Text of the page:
Addressing methane emissions is vital to fighting the climate crisis.
Currently, there are a handful of methane-aware assets in space. However, they lack precision and detail as they only offer a “zoomed out” perspective of these emissions.
There are also aircrafts designed to fly over methane emitting sites which provide more precision, but they only provide a “zoomed in” perspective. However, the Environmental Defense Fund (EDF) is working to change that. MethaneSAT, a wholly owned subsidiary of EDF, is looking to measure methane with high precision across a wide area. It is dedicated to addressing these emissions through the development, launch, and operations of a satellite.
The satellite is currently being designed and built by Ball Aerospace and Blue Canyon Technologies. It will be capable of tracking and monitoring methane emissions with more precision and accuracy than ever before. The satellite is roughly the size of a small refrigerator and outfitted with two spectral sensors. Using spectrometer technology and inversion modelling the satellite will break white light into a spectrum, revealing the fingerprints of molecules in the air. This aids scientists in determining where a plume of methane is coming from and how much could be emitted.
To support the technology development for the satellite, MethaneSAT has first launched MethaneAIR – a special mission to test the satellite sensor technology prior to launch. IO Aerospace is supporting the MethaneAIR mission by providing flight operations and specialized geospatial and airborne remote sensing knowledge. We’re also carrying the MethaneAIR payload on our Special Missions Platform designed for high altitude remote-sensor testing.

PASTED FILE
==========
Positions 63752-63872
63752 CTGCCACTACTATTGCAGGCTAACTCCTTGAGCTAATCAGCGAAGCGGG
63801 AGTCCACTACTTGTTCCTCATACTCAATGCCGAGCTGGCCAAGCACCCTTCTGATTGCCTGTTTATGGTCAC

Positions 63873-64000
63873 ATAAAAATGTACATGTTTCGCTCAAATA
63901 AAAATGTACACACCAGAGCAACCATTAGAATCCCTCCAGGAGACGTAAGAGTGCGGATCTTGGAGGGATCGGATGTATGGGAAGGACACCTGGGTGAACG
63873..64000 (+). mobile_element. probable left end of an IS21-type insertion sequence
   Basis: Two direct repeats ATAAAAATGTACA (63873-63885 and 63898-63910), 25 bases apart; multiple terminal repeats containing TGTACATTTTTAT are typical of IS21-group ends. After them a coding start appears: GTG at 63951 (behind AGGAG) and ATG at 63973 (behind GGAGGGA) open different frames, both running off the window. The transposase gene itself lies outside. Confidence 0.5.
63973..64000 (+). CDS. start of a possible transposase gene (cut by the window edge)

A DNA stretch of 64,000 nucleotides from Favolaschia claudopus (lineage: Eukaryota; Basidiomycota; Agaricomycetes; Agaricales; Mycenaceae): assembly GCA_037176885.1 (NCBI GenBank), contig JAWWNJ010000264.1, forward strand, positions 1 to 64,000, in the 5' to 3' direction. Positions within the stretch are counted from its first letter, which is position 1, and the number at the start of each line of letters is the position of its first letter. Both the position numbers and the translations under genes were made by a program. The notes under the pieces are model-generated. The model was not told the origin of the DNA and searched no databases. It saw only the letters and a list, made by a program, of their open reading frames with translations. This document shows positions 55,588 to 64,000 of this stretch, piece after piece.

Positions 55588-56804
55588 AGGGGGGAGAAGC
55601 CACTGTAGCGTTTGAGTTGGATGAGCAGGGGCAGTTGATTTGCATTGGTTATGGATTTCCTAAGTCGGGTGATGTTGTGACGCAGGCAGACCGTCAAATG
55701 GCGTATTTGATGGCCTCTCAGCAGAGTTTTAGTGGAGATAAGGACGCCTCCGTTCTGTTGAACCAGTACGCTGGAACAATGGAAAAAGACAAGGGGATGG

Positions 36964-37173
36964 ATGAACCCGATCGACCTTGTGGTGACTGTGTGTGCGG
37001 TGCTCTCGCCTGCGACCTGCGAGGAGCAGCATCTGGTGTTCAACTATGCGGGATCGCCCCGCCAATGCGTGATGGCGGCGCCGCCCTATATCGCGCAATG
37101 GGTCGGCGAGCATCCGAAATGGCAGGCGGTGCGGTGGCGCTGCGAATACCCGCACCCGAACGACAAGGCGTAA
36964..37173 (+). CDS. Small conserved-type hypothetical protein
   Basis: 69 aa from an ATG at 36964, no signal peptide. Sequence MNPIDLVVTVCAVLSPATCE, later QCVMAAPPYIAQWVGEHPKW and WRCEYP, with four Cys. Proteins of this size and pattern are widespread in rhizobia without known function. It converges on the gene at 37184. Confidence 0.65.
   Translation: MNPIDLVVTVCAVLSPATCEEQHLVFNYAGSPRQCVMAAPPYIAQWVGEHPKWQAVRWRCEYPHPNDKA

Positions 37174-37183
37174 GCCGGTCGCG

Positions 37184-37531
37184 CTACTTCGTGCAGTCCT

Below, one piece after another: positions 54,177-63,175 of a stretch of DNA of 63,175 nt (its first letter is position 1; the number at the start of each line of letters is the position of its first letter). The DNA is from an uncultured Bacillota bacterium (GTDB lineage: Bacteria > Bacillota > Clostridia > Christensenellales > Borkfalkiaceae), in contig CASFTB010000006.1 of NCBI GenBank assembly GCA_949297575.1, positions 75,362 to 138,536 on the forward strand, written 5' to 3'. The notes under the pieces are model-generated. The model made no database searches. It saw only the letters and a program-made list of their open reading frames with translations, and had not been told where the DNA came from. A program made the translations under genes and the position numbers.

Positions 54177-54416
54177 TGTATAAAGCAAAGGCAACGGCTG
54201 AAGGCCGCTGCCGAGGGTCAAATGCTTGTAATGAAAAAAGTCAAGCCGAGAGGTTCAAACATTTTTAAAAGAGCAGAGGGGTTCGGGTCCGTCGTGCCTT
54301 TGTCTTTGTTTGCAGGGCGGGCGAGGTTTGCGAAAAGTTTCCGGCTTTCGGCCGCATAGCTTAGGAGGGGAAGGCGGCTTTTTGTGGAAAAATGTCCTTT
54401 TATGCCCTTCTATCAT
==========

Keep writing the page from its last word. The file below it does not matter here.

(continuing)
When it comes to acquiring methane emissions data, one of the consistent issues is scale. Existing methane detecting platforms struggle to capture and map large areas with precision and accuracy. However, the IO aircraft is specifically modified for special missions, such as MethaneAIR. It has been equipped with unique capabilities that allow the aircraft to fly at higher altitudes for longer sustained periods. Each MethaneAIR flight will cover significant ground and map up to 10,000 km2 per flight. Additionally, the IO team has developed expertise in airborne remote sensing at scale, having mapped over 20 countries across three continents and millions of square kilometers, this experience allows IO to scale missions of all types, including MethaneAIR.
MethaneSAT is seeking more precise data and their satellite will have 200 x 200 km targeting field, allowing for more accuracy in detail from large to tiny variations between points. This is crucial in understanding methane emissions. They come from a range of sources, including the extraction and transportation of fossil fuels. Both the MethaneAIR Mission and MethaneSAT satellite are focused on these emissions.
The modifications to the IO jet have given us the ability to customize each mission. This allows us to effectively test the sensor technology while delivering the reliable, accurate, and high-quality data needed for the MethaneAIR mission. The MethaneAIR Mission will aid in the further development and testing of the MethaneSAT algorithm helping to inform and augment the orbital data collected from the satellite.